BERG: Arizona passed a law in 2022 that bans all transgender girls from playing school sports on girls’ teams. So we brought a lawsuit to challenge the constitutionality of that law and we also allege that it violates civil rights-related statutes.
LO: Can you explain what happened last week with the circuit court’s ruling? What exactly did it do?
B: We filed what’s called a motion for preliminary injunction, which is to get relief for our clients while the case proceeds through trial. The judge agreed with our entire case and said that she agreed that the law was unconstitutional and violated Title IX. So that means that our clients can play sports while the case proceeds through trial.
LO: So, essentially, the court's ruling lifts the sports ban temporarily. What does that mean? And what will it take for the case to secure a permanent ruling?
B: Now we have to go through the full litigation process and we now have a roadmap for the judge’s opinion to be able to follow in order to secure that permanent ruling. I’m confident we’ll be able to get that.
LO: Recently, President Joe Biden made his own executive order regarding this, can you explain how your case intersects with the executive order?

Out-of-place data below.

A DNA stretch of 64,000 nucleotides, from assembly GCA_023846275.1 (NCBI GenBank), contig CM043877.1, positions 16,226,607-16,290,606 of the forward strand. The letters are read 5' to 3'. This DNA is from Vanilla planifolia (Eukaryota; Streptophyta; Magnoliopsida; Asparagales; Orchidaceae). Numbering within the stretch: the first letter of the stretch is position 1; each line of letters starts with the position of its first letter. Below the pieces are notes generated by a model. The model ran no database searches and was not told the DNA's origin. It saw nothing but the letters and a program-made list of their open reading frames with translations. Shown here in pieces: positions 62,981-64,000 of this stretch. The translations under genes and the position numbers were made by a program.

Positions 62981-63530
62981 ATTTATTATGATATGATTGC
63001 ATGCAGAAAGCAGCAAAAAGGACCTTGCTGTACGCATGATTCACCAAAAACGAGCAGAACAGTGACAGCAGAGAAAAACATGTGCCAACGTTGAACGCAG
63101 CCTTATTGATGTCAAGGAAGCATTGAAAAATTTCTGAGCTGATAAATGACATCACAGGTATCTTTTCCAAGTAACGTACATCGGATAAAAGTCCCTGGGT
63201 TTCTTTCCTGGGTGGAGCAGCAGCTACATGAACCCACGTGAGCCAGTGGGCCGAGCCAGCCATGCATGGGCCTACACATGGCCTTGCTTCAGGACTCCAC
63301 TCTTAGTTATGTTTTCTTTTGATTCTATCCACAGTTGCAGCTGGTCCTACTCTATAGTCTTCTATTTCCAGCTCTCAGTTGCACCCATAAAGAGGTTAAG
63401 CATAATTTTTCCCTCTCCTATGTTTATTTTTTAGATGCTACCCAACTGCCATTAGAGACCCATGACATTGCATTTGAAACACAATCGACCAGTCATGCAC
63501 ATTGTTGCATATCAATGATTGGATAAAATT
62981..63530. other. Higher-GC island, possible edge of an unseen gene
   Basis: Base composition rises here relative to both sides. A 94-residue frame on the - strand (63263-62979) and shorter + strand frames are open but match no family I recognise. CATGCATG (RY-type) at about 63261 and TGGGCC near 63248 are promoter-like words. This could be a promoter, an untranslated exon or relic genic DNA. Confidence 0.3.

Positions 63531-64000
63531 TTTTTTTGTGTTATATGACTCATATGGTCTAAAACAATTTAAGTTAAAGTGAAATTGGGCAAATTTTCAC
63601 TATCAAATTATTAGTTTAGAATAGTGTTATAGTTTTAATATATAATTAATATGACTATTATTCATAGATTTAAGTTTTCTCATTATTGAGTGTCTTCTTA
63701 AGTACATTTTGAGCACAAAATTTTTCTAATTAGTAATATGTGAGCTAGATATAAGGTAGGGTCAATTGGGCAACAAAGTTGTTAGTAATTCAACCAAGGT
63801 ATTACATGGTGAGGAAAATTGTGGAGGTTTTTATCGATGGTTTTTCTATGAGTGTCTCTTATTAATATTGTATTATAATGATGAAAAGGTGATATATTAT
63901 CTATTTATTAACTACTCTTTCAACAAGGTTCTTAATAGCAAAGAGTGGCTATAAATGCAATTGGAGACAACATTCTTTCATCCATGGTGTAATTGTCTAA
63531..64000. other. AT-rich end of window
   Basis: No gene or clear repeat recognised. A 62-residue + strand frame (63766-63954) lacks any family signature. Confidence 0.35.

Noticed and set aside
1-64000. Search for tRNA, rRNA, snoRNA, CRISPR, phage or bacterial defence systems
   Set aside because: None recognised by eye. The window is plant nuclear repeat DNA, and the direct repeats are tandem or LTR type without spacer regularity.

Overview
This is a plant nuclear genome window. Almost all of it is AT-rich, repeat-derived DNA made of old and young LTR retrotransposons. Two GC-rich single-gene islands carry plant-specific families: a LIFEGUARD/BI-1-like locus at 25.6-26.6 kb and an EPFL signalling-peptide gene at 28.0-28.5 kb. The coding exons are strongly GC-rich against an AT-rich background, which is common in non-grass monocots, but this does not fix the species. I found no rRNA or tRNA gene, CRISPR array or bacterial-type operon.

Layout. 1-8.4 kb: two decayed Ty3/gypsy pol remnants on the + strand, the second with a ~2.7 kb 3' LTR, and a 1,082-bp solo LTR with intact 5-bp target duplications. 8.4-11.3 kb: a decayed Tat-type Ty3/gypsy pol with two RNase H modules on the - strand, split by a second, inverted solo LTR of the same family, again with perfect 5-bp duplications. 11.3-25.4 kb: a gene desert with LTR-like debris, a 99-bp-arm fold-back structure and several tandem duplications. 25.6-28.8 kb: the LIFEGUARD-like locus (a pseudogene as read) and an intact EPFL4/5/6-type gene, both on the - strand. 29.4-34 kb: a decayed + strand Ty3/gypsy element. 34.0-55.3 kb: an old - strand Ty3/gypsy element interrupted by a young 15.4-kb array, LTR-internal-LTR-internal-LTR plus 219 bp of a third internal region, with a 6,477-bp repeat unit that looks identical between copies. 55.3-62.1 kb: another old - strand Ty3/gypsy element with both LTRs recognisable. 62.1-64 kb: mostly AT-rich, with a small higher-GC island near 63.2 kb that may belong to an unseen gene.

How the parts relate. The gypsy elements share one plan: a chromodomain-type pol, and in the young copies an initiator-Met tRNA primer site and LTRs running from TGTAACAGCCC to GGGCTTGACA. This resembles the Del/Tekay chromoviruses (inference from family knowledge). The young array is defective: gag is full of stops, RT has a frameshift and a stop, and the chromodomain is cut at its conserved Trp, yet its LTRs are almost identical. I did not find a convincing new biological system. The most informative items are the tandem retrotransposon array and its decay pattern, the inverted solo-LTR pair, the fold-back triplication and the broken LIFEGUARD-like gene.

B: Biden passed an executive order? I think what you might mean to say is that the Department of Education issued and proposed a rule regarding Title IX and trans sports. However that rule has not yet gone into effect. I think it’s important to recognize that the Biden administration understands that laws that exclude trans youth from sports are unconstitutional and violate Title IX.
LO Context: In 2021, Biden signed an executive order that ordered states to enforce discrimination laws for all transgender people in the U.S., including in youth sports. The executive order cited the Bostock v. Clayton County Supreme Court decision made in 2020, which established non-discrimination laws based on sex and sexual preference. This year, though, the White House pared back some of that language, and said that states could not establish outright bans, but must make considerations in a case-by-case basis.